In the beginning and towards the end of the book, the reader is reminded of the need for the process of scientific work done properly. A lot of times, it is common for researchers to pick data that supports their conclusions and leave out or ignore those that contradict their theories, which often gives rise to bad theories based on mistakes, data omission, or an unwillingness to be detached from their research results. This book is what happens when these issues in research are addressed.

This book helps to turn upside-down our base of knowledge in archaeology and archaeo-astronomy. Currently, much attention has been focused on Egypt and ancient Europe, extending to the Near East/Western Asia and jumping over to east Asia. It is really odd that India is left out of the picture or lumped in with “South Asian Studies” at first glance. These regions, with the exception of east Asia, is centered around western civilization and the rise of Abrahamic religions, so it stands that the regions that have Abrahamic traditions focus on their past to the exclusion of others that don’t share this tradition history or profile.

To me, this is short-sighted – after all, why do we need a Rosetta Stone to translate early Demotic (just for reference to the age of writing at its earliest in this Stone – only 650 BCE at the earliest) and Hieroglyphics (about 3200 BCE at the earliest), but India has a continuous tradition leading much further back and thus doesn’t need a Rosetta stone to translate the earlier works? Not only did the Indian civilization survive and remain continuous over time, but it stretches even further back than any other known civilization of ancient times, which means stretching back even further our ideas of where many things have begun, such as the beginning of writing, mathematics, astronomy, metallurgy, ship-building, medicine, farming, and so on.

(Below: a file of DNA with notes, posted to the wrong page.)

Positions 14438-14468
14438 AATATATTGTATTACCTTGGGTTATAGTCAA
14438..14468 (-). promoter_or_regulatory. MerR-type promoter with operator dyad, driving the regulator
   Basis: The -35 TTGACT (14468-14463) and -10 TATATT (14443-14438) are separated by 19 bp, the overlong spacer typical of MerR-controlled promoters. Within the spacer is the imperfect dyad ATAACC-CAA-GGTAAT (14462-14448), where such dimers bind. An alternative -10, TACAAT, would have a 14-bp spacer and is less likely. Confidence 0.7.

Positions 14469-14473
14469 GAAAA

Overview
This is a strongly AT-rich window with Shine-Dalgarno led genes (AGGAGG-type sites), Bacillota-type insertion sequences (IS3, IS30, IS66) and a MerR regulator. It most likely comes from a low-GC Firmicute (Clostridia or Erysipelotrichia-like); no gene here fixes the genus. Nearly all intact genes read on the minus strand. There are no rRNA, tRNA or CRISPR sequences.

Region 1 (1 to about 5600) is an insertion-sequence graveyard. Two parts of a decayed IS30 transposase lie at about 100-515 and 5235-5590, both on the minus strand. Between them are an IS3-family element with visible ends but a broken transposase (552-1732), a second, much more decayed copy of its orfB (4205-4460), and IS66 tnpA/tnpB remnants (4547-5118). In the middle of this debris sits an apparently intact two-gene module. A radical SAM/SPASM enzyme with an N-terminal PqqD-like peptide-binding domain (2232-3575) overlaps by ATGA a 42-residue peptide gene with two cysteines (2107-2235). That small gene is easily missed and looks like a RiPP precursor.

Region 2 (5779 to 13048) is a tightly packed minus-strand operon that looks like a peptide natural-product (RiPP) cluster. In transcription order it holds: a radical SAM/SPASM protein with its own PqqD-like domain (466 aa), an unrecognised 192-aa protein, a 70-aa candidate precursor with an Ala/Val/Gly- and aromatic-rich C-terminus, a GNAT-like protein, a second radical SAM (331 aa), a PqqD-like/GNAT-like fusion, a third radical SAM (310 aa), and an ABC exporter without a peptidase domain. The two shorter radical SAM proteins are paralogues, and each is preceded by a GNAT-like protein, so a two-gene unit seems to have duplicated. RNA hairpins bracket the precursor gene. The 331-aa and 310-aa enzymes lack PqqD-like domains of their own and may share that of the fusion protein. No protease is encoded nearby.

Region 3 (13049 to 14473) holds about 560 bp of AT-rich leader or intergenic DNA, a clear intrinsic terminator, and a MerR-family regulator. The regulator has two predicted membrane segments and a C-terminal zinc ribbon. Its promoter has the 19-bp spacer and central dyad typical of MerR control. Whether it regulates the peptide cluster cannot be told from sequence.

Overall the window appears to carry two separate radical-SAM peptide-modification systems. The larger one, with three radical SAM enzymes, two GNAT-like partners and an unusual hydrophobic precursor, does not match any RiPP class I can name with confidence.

This is just one piece of evidence, the Mahābhārata War, of the sinusoidal nature of human civilization; it rises and falls not only on a local, regional, or civilizational level, but also on a world-wide basis. This is in direct contradiction with the “linear technological development” model of western archaeology and anthropology. Recent archaeological findings in recent years, especially in India, have contradicted the Aryan Invasion Theory, the modified Aryan Migration Theory, and the Out of Africa Theory. Now, in addition to the various schools of science can we add astronomy to the corpus of data that confirms India as the source of knowledge that Western civilization is based on, without which it would not exist, AND its proper place on the world stage as an advanced civilization that is mature in the matters of science, both outer and inner science, as shown in the ability to live as civilized human beings in balance with nature.

To Purchase Book Please Visit -> https://www.amazon.com/When-Did-Mahabharata-War-Happen/dp/0983034400